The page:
A Game Engine is defined as being a set of software tools or API's built to optimize the development of a video game. This will typically include a game loop or at the very least a 2D or 3D rendering engine.
Game Engine's can commonly be confused with a programming language such as C++, or software framework like DirectX (commonly used to build Windows games) but neither of these have built-in support for rendering assets without a lot of programming overhead, nor a game loop to facilitate the rendering and other game logic components.
What's Inside a Game Engine?
At the very least a Game Engine should have a rendering engine. This may sound redundant, but the rendering engine is what is responsible for handling memory management and buffering for images and 3D objects that are being displayed on screen. Some of the more robust engines, such as Unity will include many other components such as:
- Support for 2D and 3D rendering
- Physics and collision engines
- Built in game loop, with hooks for your game logic
- User interface key mapping and other UI components
- Animation engines
- Audio engines
- Multiplayer and networking tools
- Virtual reality tools
- Lighting, shaders, shadow, object materials and other visual components
- World editors
- Artificial Intelligence (AI)
Each of these tools enable rapid development without requiring highly technical and specialized programming skills. It allows the game designers to focus on the game, and not always reinventing the wheel.
The Rise of Game Engines
At the beginning of the gaming industry all games were developed with custom rendering engines that were designed specifically for that game. As game companies grew, they often developed their own proprietary engines that were only used in-house. It took a number of years before anything resembling today's game engine was released to the public. One early example is Adventure Construction Kit, which was first released in 1985.
In recent years the number of game engines out on the market has increased. Some engines have gotten such a foothold in the gaming industry that they are well known by even the players. One of the best known and still widely popular game engines, Unreal Engine, was released in 1998. Built by Epic Game's founder, Tim Sweeney, it was available by license to development studios interested in leveraging the portability and powerful first-person shooter engine. It has since then gone through several major versions, and as of today it still holds a large market share in the gaming industry.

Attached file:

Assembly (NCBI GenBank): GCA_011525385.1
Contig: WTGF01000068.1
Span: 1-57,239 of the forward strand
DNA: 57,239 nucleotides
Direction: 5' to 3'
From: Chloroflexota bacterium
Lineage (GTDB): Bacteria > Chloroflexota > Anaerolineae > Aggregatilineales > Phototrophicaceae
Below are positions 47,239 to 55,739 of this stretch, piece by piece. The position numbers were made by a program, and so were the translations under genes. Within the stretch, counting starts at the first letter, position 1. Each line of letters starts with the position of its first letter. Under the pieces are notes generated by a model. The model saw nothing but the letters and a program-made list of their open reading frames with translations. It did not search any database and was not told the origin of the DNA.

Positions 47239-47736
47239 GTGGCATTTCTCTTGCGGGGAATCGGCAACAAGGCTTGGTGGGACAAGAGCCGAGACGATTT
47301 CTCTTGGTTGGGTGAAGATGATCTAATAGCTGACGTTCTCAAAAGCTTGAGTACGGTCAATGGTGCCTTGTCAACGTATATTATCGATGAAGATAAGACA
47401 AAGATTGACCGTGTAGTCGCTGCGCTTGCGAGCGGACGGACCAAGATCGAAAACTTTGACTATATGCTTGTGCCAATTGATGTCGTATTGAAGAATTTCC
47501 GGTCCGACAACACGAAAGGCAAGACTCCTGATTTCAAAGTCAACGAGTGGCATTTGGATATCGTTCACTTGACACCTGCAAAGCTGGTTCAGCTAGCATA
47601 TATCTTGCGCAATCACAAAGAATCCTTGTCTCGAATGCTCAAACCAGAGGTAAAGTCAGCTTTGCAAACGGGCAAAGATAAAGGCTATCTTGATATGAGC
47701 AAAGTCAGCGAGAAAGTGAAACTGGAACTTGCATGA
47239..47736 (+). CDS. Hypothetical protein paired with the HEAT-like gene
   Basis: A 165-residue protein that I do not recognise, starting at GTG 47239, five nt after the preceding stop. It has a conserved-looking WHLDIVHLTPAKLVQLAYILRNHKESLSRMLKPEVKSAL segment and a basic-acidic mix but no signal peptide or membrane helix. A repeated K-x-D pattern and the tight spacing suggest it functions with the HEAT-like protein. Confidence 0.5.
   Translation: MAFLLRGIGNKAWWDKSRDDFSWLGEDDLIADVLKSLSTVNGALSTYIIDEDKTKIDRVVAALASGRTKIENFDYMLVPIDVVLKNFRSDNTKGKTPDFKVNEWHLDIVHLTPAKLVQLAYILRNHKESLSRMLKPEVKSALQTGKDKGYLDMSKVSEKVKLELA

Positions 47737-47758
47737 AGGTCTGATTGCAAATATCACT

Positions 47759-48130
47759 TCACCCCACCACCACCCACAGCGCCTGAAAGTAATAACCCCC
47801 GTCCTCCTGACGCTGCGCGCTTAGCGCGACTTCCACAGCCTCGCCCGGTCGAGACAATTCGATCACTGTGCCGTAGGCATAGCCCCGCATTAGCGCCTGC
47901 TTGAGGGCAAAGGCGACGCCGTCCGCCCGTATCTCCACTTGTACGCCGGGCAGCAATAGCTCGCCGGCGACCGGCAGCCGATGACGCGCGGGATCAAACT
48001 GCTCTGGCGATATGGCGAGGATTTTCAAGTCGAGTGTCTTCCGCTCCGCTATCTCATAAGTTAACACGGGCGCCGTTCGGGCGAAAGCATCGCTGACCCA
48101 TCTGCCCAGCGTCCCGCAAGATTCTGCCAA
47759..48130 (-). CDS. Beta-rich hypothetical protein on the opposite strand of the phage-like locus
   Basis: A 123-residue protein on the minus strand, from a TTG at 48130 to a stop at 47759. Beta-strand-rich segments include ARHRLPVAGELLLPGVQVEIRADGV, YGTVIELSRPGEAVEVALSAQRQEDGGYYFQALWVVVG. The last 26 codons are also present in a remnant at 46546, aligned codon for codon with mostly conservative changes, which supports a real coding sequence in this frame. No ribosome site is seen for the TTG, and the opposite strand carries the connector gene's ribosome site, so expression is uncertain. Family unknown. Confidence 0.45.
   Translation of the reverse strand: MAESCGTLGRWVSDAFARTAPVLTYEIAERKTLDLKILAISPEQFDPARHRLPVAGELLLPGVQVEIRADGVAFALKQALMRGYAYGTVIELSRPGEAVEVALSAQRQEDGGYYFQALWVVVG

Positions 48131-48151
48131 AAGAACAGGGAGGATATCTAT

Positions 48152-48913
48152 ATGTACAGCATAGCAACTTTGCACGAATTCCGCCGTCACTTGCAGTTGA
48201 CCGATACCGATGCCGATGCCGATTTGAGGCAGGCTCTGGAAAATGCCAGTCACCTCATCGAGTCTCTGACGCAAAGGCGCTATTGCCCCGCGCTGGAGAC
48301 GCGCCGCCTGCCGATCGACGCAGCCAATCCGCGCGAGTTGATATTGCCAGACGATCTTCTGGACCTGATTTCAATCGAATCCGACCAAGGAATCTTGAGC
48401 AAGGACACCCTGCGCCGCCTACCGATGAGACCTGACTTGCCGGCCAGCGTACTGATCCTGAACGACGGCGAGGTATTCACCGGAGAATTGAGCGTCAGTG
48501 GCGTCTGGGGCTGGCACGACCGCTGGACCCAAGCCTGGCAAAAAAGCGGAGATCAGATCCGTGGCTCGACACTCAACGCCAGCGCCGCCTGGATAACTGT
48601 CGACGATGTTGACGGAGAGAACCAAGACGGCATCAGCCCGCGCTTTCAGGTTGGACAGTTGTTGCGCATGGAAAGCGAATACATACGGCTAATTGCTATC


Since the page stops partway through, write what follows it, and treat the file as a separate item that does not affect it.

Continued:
Game Engines Empowering Indie Development
Indie game development isn't a new concept. It's been around as long as the game industry itself. But with several recent catalysts, indie development has found more opportunities to flourish. Around 2008 the indie market started to rocket, likely due to two major contributing factors.
1. Online distribution channels have lowered the bar for entry
Steam, Xbox Live, Playstation Network, Apple's App Store and others have made it easier for indie developers to reach billions of potential customers. Prior to the democratization of online games, it often required a deal with a big name publisher to get any shelf space in stores. With the ability to distribute games in an efficient and competitive market, it created a great opportunity for game dev hobbyists to find a foothold to make their dreams a reality.
2. Cheaper and better game engines
There's been quite a few game engines launched in the last decade. Now there are engines to distribute games to virtually any playable platform out there, from consoles and PC to mobile and handheld devices. There are game engines for every skill level from those designed for beginners, to the more advanced cutting edge tools that allow for AAA quality games.
And now even the more robust engines are at an affordable price. This has evened the playing field, where indie studios can now compete with some of the biggest names in the industry.
Why Use a Game Engine?
If you are setting out to start a development project, it might seem obvious on the advantages of using a game engine. But there are still some scenarios you may not want to use one. Typically these will be very specialized and more advanced project requirements, such as leveraging an as of yet unsupported hardware device, or fine tuning some software components that are at the core of your design.
Typically for those starting out, it's a boon to learn to develop within a game engine. If you're still not sure whether you should be using a game engine in your project, here's some advantages to consider:
- Prototyping will be far quicker. You'll be able to get a playable concept, within days.
- Quickly learn the game development concepts, such as world lighting and animation, without getting stuck in a lot of the technical details.
- Leverage advanced technology. The gaming industry is constantly changing, and new technology such as VR, eventually makes it's way into the game engines.
- Deploy to several gaming platforms with one build. Most game engines support exporting to multiple platforms, such as Windows, Mac, Playstation, Android, iOS.
At Gamescrye we love all things game design. If you have any experiences using game engines you want to share, leave a comment below.